Last week, Valiant Entertainment announced that Beijing-based DMG Entertainment has made a nine-figure investment in the company for feature and television financing, a big move that once again shows that the new Valiant is committed to becoming a legitimate competitor with Marvel and DC. Establishing Hollywood interest is a proven way of boosting sales in the comics marketplace, and hopefully this news will mean more people checking out Valiant Comics, because the publisher has put out consistently exciting superhero titles over the last two and a half years.
The current Valiant Next initiative has seen the publisher explore more ambitious narrative territory in books like Divinity and Imperium, and while the new Ninjak (Valiant) ongoing doesn’t move outside the superhero box like those other series, it’s an immensely entertaining comic that would make one hell of an action movie. Written by Matt Kindt, a major force behind the Valiant line with three ongoings (Unity, Rai, Ninjak) and two miniseries (The Valiant, Divinity), with art by Clay Mann, inker Seth Mann, and colorist Ulises Arreola, the main story in Ninjak #1 doesn’t waste time on backstory, throwing the reader into the action with an explosive opening sequence that would be right at home in a James Bond film.
Ninjak’s history does get some attention in the main story through flashbacks to Colin King as a child with absentee parents, sneaking away from home to watch martial arts films in a theater on the bad side of town. His caretaker would regularly deliver corporal punishment with a belt when Colin’s disobedience was discovered, and the personal impact of that abuse is chronicled in the “Ninjak Specifications & Insights” page. Drawn by Kindt, this first page details some of Ninjak’s weapons and tools, but also features notes from his psychological evaluation, which inform the flashbacks that appear later.
Clay and Seth Mann have worked primarily at Marvel during the course of their careers, and their hiring at Valiant is a major coup for the publisher. There’s a lot of precise detail in Mann’s characters and environments, but he also has a sharp eye for kinetic action sequences, drawing athletic, but not overly exaggerated, bodies that fluidly move through layouts that steadily build momentum. The opening sequence is the big action set piece for the issue, and Ninjak’s fight with the razor-haired, nearly naked assassin Roku sets an exhilarating tone for the series.
One of the big selling point of Ninjak is that each issue also contains an eight-page back-up story by Kindt with art by industry legend Butch Guice, exploring the period in Colin’s life when he first became a field agent for MI6. Offered at no extra price, these back-ups deliver the type of tense, atmospheric storytelling that Kindt is known for in his creator-owned work, and Guice’s gritty artwork gives the back-ups a weight that isn’t found in the flashier, lighter main story. Arreola adjusts his color palette accordingly for the artist shift, employing brighter, more varied shades for Mann’s artwork but turning down the intensity considerably for Guice’s moodier visuals. It shouldn’t take Ninjak becoming a movie for people to pay attention to this title, but if that’s what it takes to get people to check out yet another strong superhero debut from Valiant, hurry up and get that option in the works. [Oliver Sava]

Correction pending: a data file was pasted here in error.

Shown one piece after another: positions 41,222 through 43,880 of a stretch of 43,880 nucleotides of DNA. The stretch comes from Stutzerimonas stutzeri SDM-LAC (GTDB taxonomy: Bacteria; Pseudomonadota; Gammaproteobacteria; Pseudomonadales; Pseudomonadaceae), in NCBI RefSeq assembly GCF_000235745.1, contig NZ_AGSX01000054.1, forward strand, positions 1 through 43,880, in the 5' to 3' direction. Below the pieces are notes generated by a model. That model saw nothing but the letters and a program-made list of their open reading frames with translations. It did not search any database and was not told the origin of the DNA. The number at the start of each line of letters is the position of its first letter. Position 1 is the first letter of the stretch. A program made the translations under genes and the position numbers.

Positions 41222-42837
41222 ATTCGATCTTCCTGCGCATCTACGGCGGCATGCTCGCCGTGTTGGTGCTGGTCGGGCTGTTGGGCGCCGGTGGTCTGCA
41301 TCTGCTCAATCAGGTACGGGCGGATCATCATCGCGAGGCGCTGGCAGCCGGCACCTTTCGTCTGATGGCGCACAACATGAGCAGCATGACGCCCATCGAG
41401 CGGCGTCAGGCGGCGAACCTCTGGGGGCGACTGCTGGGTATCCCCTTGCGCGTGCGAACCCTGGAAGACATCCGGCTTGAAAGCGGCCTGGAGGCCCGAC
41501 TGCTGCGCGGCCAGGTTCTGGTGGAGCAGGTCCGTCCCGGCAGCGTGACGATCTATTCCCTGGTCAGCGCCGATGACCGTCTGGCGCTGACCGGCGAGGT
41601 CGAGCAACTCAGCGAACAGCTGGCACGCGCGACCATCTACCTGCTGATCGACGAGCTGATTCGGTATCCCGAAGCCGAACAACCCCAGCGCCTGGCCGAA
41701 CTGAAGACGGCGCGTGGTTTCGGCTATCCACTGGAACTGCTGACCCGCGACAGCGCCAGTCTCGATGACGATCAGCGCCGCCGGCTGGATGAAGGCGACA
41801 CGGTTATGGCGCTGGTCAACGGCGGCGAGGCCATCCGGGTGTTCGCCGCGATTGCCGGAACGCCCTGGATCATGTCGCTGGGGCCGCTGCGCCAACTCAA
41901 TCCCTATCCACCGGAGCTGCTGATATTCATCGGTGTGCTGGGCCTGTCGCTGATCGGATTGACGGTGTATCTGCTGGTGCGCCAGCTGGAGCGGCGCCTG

A sensation of profound ennui overcame the reviewer’s mind while contemplating Green Lantern #40 (DC Comics). For almost 10 years, Green Lantern was one of the most popular franchises in comics, able at its peak to support four spin-off books as well as launching the quite successful Blackest Day crossover. Just this fact was nothing short of miraculous, since Green Lantern had spent most of the previous few decades permanently languishing on the B-list. This miracle was the doing of Geoff Johns, who resurrected the franchise in 2004 by also resurrecting the disgraced hero Hal Jordan. Despite decades of evidence to the contrary, Johns was convinced that Hal was an interesting character with plenty of stories left to be told, and through sheer force of will he convinced the rest of the world he was right. That there was an ill-fated Green Lantern film in 2011 can partially be explained by the fact that Johns made the character DC’s number two franchise for almost 10 years.
But that was then, and this is 2015. Johns left the title in 2013. As much as DC may have wanted to believe that Johns left the franchise sturdy enough to stand on its own feet, the facts proved otherwise. Johns left, sales fell dramatically, and so the company is now relying on the smoke-screen of Convergence to cover the fact that three out of five Green Lantern books are being canceled, with only one new Lantern spin-off emerging from the post-Convergence restructuring (Green Lantern: Lost Army, to be written by Sinestro’s Cullen Bunn).
Based on the evidence of Green Lantern #40, the franchise could probably do with a longer time-out. Hats off to Robert Venditti and Billy Tan: They’ve done the best they could with the unenviable task of following Johns’ run. Johns made Hal Jordan seem interesting, but it’s obvious now that this was smoke and mirrors, because without Johns’ hyper-kinetic plotting to steer the ship, Jordan is once again boring. The Corps has been dragged down to its lowest ebb through consecutive dreary wars and rebellions, and with the original Guardians gone Jordan has done a miserable job filling in as boss. This issue shows Jordan dealing with the consequences of recent conflicts by accepting the blame (even if unearned) for the Corps’ recent failures, faking a dishonorable exit, and leaving as a scapegoat for the universe to blame while the Corps rehabilitates its image.
But the fight between Jordan and his best friend Kilowog is just sad. There’s a meta-textual acknowledgment here that something drastic needed to change in the book’s premise in order to arrest the downward spiral. If that change was Hal Jordan faking a heel turn in order to juice the book’s post-Convergence status quo, so be it. Sure, it might bear fruit down the line. But it also might be evidence in the case that DC has done a remarkable job, in just a little over a year, of once again obscuring the simple appeal of space cops slinging magic wishing rings. It’s a dead-simple high concept that Johns fought long and hard to restore to its luster. [Tim O’Neil]